It's a different thing. But I think customer feedback is really important. It's one of the things I train people about all the time, and this is a pretty slick way to integrate it, where somebody is logged in, they have a link available to them and they can provide feedback and ideas. Anyway, that's a neat thing. What you got?

[00:46:59] Shelley Carney: Something that we're going to talk about on our show today, we're going to do a little presentation and a demo of Formly.

[00:47:06] Jen McFarland: It could be like Jot Form Type Form, a product that I use is Paper Form. And it, you can also take payments. It's pretty slick.

[00:47:14] Shelley Carney: So this is a, of course, AppSumo.

[00:47:16] Jen McFarland: AppSumo? I hadn't even noticed that. Yeah, I got Paper Form on AppSumo now it's $300 a month or something ridiculous.

So yeah, you get those little tips and then you run with them. Cause some of them really take off. We're up for bumping up against the hour, which is okay. Cause we were actually late getting started. Would you like to close this out with the inspirational nugget?

[00:47:34] Shelley Carney: You bet. Now this was from My Daily Stoic and there was an astronaut who was interviewed back when men first started going into space and to the moon.

And he said in outer space, you develop an instant global consciousness, a people orientation an intense dissatisfaction with the state of the world and a compulsion to do something about it. So we want to ask ourselves where have I lost the forest for the trees? Remember that it's important to take breaks and celebrate wins when they happen.

The same is true of working in our business. The day-to-day work doesn't seem to matter, but when we look back at the portfolio of content we've created, we can see it all adds up. And when we have people reach out to us for a consultation or a proposal, it feels like sometimes it's just out of the blue. Hey, I got a call! Yay!. But I know they've been thinking about it for weeks, months or years before they're finally ready to contact us. And so if we stop making offers and stopped doing our business, they wouldn't get the help they need to move forward. We wouldn't be here and still doing things for them to be able to reach out to us.

So they'll go find somebody else. So make sure you stick with it and take a look back every now and then and say, look what I've done. Isn't that awesome?

[00:48:53] Jen McFarland: Yeah. That's great.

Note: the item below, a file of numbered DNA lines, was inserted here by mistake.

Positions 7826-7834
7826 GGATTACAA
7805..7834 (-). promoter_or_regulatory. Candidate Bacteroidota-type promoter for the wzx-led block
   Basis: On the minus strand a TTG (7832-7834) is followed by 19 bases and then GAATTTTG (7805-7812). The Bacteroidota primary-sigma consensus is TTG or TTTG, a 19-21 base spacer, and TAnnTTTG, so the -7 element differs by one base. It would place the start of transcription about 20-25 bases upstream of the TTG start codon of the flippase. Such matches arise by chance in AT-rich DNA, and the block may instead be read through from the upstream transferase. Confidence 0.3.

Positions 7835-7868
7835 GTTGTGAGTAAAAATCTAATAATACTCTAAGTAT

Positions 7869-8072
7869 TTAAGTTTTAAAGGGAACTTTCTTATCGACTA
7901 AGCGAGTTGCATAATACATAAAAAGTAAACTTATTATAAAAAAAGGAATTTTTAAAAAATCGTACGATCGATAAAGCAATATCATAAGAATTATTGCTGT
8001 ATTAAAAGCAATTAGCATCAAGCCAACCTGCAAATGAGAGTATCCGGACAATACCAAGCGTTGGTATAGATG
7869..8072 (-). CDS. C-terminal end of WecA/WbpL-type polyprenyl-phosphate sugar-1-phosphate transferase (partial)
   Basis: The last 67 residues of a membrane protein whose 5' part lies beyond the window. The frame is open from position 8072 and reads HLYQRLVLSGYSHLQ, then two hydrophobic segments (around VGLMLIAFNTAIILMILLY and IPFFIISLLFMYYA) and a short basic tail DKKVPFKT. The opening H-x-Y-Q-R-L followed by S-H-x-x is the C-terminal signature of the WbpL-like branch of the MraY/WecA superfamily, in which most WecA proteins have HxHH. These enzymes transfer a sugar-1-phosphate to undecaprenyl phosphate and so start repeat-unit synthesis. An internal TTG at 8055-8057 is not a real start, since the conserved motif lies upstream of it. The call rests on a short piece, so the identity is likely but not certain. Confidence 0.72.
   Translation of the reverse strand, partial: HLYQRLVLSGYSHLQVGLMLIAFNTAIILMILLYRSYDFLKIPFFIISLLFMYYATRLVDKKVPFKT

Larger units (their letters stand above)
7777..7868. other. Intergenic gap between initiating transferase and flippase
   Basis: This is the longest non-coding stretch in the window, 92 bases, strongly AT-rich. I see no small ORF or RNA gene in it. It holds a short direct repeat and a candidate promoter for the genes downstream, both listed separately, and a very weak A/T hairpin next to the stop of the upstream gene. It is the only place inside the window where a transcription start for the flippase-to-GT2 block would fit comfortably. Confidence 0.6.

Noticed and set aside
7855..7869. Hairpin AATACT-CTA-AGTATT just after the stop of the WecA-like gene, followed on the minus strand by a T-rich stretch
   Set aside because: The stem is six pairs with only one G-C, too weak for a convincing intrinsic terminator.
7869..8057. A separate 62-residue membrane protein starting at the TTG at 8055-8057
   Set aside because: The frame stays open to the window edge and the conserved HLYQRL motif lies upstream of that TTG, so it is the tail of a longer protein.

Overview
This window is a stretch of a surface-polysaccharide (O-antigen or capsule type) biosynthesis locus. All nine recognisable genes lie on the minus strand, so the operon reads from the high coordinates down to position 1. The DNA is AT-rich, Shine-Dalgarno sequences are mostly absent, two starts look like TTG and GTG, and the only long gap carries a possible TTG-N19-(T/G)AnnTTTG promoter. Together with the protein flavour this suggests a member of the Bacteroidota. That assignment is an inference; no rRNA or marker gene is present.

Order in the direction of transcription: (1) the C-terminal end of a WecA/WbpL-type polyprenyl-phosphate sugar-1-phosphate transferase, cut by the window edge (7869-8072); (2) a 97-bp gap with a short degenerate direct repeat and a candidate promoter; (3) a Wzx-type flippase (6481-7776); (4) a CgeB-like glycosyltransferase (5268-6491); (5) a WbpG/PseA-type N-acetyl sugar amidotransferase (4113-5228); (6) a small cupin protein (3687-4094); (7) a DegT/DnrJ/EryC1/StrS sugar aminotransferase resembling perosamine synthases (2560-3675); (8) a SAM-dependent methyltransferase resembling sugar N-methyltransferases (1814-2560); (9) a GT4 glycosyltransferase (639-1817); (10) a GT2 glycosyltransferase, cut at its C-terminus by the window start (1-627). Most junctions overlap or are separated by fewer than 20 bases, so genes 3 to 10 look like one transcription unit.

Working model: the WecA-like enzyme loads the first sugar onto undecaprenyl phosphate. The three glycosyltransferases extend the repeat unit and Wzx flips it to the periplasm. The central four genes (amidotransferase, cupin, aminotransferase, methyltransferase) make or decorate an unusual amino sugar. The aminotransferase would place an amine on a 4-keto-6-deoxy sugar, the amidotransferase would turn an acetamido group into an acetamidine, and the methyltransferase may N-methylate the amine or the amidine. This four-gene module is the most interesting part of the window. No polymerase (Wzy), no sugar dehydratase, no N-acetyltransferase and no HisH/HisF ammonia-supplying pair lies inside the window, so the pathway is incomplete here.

Thank you. Yeah. Thank you everyone who's watching or listening. Have a great week and we will see you next week to talk about YouTube.

[00:49:06] Shelley Carney: Thank you for joining the Women Conquer Business podcast hosted by Shelley Carney and Jen McFarland. Please subscribe and leave a comment or question regarding your most challenging content creation or business problem. Then share this podcast with family and friends so they can find the support they need to expand their brand and share their message with the world.

Check the show notes for links to valuable resources and come back again next week.

Tweaks of the Week

  • Canny customer feedback app: use this to create product roadmaps (for future features) and collect features from your customers. We are using it for Epiphany Courses' imminent re-launch as a subscription service to collect ideas from members for course topic requests.
  • JotForm/Formly: on the show, Shelley talked about Formly as an app alternative to JotForm, Paperform, etc. After further testing, Formly was found to be a subpar product, so on Messages & Methods, Toby & Shelley gave a complete tutorial on JotForm. This is why we test apps and go through 7-day trials — we learn what's good... and what's not.

Inspirational Nugget

  • Where have I lost the forest for the trees?

It is important to take breaks and celebrate the wins when they happen.

The same is true of working in our business. The day-to-day work doesn’t seem to matter, but when we look back at the portfolio of the content we have created, we can see it all adds up.

When we have people reach out to us for a consultation or proposal, it feels like it’s out of the blue, but I know they’ve been thinking about it for weeks, months, or years before they are ready. If we stopped making offers, they wouldn’t get the help they need to move forward.

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Jen McFarland

Obsessed with creating solutions that help businesses make exceptional decisions faster. Marketing pro. Leadership nerd. Project innovator. CoFounder, Epiphany Courses. Women Conquer Business Founder.

Shelley Carney

Livestream host, coach, and author. Podcaster and blogger for Messages and Methods and Women Conquer Business.